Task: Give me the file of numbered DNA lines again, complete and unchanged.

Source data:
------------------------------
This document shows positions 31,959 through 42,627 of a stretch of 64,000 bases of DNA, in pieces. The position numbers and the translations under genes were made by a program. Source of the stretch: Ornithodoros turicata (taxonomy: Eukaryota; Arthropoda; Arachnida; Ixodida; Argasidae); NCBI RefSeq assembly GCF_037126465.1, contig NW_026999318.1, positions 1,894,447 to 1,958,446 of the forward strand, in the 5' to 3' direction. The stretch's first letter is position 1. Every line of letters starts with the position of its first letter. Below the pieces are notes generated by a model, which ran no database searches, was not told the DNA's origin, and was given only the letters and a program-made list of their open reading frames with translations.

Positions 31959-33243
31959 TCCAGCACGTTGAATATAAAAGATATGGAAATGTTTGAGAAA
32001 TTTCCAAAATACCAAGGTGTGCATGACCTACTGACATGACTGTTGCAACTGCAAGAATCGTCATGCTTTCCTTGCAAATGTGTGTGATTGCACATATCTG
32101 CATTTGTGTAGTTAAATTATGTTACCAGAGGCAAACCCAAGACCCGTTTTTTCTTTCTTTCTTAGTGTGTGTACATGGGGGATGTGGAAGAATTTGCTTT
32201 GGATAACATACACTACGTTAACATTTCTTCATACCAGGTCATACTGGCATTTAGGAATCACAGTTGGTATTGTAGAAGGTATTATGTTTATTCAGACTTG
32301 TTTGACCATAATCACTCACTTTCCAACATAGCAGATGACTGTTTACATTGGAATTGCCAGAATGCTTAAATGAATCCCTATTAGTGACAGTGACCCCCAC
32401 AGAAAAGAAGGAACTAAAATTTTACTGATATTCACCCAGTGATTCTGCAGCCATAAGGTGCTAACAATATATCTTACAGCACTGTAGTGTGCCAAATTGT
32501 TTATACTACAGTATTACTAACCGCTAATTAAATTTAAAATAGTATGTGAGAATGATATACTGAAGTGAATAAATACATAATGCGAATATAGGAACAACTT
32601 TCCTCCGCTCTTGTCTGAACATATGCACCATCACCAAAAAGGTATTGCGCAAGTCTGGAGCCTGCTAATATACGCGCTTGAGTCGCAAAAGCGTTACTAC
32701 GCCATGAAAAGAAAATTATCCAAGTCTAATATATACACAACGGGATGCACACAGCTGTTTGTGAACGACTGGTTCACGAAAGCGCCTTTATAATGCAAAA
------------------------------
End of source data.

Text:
This document shows positions 31,959 through 42,627 of a stretch of 64,000 bases of DNA, in pieces. The position numbers and the translations under genes were made by a program. Source of the stretch: Ornithodoros turicata (taxonomy: Eukaryota; Arthropoda; Arachnida; Ixodida; Argasidae); NCBI RefSeq assembly GCF_037126465.1, contig NW_026999318.1, positions 1,894,447 to 1,958,446 of the forward strand, in the 5' to 3' direction. The stretch's first letter is position 1. Every line of letters starts with the position of its first letter. Below the pieces are notes generated by a model, which ran no database searches, was not told the DNA's origin, and was given only the letters and a program-made list of their open reading frames with translations.

Positions 31959-33243
31959 TCCAGCACGTTGAATATAAAAGATATGGAAATGTTTGAGAAA
32001 TTTCCAAAATACCAAGGTGTGCATGACCTACTGACATGACTGTTGCAACTGCAAGAATCGTCATGCTTTCCTTGCAAATGTGTGTGATTGCACATATCTG
32101 CATTTGTGTAGTTAAATTATGTTACCAGAGGCAAACCCAAGACCCGTTTTTTCTTTCTTTCTTAGTGTGTGTACATGGGGGATGTGGAAGAATTTGCTTT
32201 GGATAACATACACTACGTTAACATTTCTTCATACCAGGTCATACTGGCATTTAGGAATCACAGTTGGTATTGTAGAAGGTATTATGTTTATTCAGACTTG
32301 TTTGACCATAATCACTCACTTTCCAACATAGCAGATGACTGTTTACATTGGAATTGCCAGAATGCTTAAATGAATCCCTATTAGTGACAGTGACCCCCAC
32401 AGAAAAGAAGGAACTAAAATTTTACTGATATTCACCCAGTGATTCTGCAGCCATAAGGTGCTAACAATATATCTTACAGCACTGTAGTGTGCCAAATTGT
32501 TTATACTACAGTATTACTAACCGCTAATTAAATTTAAAATAGTATGTGAGAATGATATACTGAAGTGAATAAATACATAATGCGAATATAGGAACAACTT
32601 TCCTCCGCTCTTGTCTGAACATATGCACCATCACCAAAAAGGTATTGCGCAAGTCTGGAGCCTGCTAATATACGCGCTTGAGTCGCAAAAGCGTTACTAC
32701 GCCATGAAAAGAAAATTATCCAAGTCTAATATATACACAACGGGATGCACACAGCTGTTTGTGAACGACTGGTTCACGAAAGCGCCTTTATAATGCAAAA